Take a ride in a jeep along dirt tracks into the jungle and experience the joy of waterfall rapelling and canopy riding. Many companies run these tours and will pick you up from your hotel in the morning. You then walk around the majestic jungle and climb the canopy stations before sailing through the air along the wires... quite an experience! Later you get soaked clambering down the roaring waterfall aided by just a rope and your sense of balance. Prices vary but look to pay around $35/190 pesos.
Of the 275 separate falls that make up Iguazu Falls, Devil's Throat is the highest (82m) and the widest. It can be reached by board walk from both the Argentina and Brazil side. The view from the Argentina side is said to be better due to the huge cloud of spray generated by the falls. I can't say for sure because due to not having a Brazil visa at this stage of my trip (my passport got stolen in Buenos Aires) I was not allowed to cross the border.
Regardless - you will get wet so take care of cameras and phones.
The arial pic is courtesy of Peter Jones - one of my travel buddies.
Iguazu Falls, Cataratas del Iguazú (Spanish) and Cataratas do Iguaçu (Portuguese) straddle the border between Argentina and Brazil. They are on the Iguazú River and come from the local language for 'big water'.
The falls are comprised of 275 drops with the deepest of 82 metres at Devil's Throat making them second in height to the Victoria Falls. Niagra Falls have a drop of 50m but are first with regard to the amount of water passing over the falls. Iguazu Falls are again in 2nd place.
Most of the falls are in Argentina with the border dividing Devil's Throat. They can be reached from Puerto Iguazú in Argentina, Foz do Iguaçu in Brazil, as well as from Ciudad del Este in Paraguay.
Iguazú National Park made the UNESCO World Heritage List in 1984 (Argentina) and 1987 (Brazil)
The last station on the rail line is Devil's Throat. Walk for about one mile along the boardwalk over the river to the viewing platform at the edge of this amazing waterfall.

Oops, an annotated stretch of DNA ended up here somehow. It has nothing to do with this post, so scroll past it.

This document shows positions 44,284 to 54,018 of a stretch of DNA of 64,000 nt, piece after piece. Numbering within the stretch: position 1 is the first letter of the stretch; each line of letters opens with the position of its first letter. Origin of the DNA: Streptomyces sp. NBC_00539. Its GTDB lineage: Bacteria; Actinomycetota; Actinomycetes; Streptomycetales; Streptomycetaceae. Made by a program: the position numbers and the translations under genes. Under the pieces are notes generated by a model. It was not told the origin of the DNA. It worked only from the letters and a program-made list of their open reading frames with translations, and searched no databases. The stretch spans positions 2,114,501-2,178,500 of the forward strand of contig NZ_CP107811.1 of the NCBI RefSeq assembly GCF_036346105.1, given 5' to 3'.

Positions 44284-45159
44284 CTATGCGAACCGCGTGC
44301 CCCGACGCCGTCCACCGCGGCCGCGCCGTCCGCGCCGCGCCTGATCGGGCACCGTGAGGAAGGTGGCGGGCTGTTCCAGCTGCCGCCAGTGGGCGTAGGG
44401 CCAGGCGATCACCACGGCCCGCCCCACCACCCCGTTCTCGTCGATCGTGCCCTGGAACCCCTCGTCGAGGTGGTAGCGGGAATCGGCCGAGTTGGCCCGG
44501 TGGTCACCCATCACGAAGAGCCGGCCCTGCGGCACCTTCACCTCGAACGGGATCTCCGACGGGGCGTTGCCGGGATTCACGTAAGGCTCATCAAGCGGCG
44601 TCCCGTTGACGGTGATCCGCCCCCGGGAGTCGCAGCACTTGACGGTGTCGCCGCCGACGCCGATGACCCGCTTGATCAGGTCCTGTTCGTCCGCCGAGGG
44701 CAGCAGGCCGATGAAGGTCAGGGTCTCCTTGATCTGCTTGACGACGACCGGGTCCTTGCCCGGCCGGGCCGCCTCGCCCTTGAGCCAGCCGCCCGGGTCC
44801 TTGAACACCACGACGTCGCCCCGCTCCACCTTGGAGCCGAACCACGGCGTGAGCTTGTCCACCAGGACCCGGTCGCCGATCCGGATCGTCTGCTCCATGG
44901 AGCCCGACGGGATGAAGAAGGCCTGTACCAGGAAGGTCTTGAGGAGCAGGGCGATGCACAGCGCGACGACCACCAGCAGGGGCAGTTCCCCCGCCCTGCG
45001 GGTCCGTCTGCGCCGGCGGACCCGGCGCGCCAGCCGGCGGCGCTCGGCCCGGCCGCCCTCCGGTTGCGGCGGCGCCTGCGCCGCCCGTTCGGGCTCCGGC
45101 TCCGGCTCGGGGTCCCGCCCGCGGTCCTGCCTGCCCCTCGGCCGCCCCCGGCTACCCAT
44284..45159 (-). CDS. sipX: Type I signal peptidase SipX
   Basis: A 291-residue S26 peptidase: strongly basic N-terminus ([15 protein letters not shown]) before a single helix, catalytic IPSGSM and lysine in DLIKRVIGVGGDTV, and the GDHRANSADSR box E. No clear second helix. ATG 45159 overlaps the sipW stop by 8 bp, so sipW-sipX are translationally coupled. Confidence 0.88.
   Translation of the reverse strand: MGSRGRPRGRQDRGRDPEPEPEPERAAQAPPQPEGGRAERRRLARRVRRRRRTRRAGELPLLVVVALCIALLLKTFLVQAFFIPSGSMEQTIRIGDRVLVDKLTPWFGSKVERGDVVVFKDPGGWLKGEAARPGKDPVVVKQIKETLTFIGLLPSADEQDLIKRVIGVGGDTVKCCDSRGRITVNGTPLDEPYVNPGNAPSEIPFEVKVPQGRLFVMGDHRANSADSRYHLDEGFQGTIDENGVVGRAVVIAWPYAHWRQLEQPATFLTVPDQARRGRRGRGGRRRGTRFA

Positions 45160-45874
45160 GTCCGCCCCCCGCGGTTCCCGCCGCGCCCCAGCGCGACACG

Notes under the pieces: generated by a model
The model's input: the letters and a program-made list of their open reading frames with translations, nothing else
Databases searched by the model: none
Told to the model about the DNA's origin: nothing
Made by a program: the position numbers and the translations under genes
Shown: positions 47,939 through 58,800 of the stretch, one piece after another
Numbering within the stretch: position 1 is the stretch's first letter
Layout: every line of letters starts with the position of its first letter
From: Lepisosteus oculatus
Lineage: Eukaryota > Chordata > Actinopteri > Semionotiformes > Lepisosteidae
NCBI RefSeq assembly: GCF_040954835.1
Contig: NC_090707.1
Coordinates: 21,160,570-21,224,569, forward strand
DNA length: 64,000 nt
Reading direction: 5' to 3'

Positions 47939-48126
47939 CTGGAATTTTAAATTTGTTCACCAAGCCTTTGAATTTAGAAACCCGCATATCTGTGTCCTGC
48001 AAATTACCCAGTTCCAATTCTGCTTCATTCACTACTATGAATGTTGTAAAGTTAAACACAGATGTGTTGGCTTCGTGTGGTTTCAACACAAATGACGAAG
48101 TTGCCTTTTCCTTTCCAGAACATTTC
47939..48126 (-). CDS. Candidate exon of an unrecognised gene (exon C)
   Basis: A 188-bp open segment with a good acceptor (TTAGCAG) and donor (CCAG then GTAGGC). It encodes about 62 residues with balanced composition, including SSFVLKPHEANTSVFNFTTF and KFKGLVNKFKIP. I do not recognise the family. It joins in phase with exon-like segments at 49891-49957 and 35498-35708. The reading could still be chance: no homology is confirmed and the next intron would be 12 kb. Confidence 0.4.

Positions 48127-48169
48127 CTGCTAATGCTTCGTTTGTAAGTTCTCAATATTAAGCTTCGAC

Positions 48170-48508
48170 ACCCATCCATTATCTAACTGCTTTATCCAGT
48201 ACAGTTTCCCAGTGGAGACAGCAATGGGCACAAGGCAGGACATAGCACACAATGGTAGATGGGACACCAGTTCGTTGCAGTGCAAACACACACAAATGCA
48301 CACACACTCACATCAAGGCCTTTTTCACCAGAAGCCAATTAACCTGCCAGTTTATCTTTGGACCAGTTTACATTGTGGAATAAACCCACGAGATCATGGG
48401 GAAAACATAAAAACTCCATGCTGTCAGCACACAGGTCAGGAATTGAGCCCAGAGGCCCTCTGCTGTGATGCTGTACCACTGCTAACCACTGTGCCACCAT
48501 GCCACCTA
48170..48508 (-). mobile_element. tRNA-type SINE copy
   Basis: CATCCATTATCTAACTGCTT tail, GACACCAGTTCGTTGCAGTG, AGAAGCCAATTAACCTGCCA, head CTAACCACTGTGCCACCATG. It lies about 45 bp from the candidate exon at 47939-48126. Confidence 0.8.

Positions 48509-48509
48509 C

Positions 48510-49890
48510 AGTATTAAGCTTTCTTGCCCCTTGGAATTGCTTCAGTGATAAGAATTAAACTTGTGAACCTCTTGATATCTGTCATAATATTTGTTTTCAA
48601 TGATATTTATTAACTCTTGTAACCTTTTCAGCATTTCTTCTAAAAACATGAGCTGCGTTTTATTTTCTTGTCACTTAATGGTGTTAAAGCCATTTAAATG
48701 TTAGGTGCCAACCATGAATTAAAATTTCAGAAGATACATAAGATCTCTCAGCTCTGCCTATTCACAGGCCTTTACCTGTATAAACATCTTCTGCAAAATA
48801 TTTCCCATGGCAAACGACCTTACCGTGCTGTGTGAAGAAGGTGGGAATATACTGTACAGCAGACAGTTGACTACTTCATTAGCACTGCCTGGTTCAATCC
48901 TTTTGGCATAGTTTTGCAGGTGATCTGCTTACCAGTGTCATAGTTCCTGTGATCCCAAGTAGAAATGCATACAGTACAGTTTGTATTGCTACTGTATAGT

The first thing you become aware of is the noise and then you see the huge cloud of spray from the falls rising above the trees.
Along the way you wakl through lush vegetation and can get a glimpse of native fauna. At one point there is a flat rock just beneath the surface of the water which seems to be used as a 'wishing well' with many coins lying on the rock.
One of the first things you will notice is the profusion of butterflies in the national park. It is quite common for them to alight on you - I have been told that this is due to your body salt. One of the most frequently seen of the butterflies has the nickname '88' because of the markings on its wings.
Throughout the park there are notices warning against feeding the Coati's. These large Racoon-like rodents have been encouraged in the past by tourists feeding them and now can be quite agressive in their quest for food.
Iguanas are shy and are usually found hiding in amongst the leaves. You may be lucky to spot one as it moves to another hiding place.
From The Falls Station (A Cataratacas) there is a board walk across the various parts of the Iguazú River that make up the falls. Fom here you have a spectacular view of the many difernet falls that make up the whole as well as a view over into Brazil.
At the start of this walk there is already an audible roar of the falls which only gets louder as you take the walk. It is a photographers nightmare/dream - thank goodness for digital. On sunny days there are so many rainbows and even double rainbows in the spray cast by the pounding waters.
Many people wear their swimsuits to Igazu Falls. Very wise if you take the Iguazu Jungle explorer boat ride.
The trip starts from the lower walk and takes you initially up the river towards Devil's Throat where you can experience the full force of the water thundering over the rock. You will get a bit wet here.
The next 'stop' is San Martin Falls and on the way you get to appreciate the sheer enormity of the falls. It is here that you get completely soaked when the boat takes you under the falls. The water is quite cool and refreshing but be prepared for the force of it and make sure your belongings are secure - I took my glasses off! - and wrapped my camera strap well around my wrist.
You are provided with a plastic bag for you gear especially your camera if it is not genuinely waterproof.
Iguazu Falls National Park offers views from a few vantage points. There is the upper walk and the lower walk - both have fantastic views of the falls. The best view I believe is from the river itself.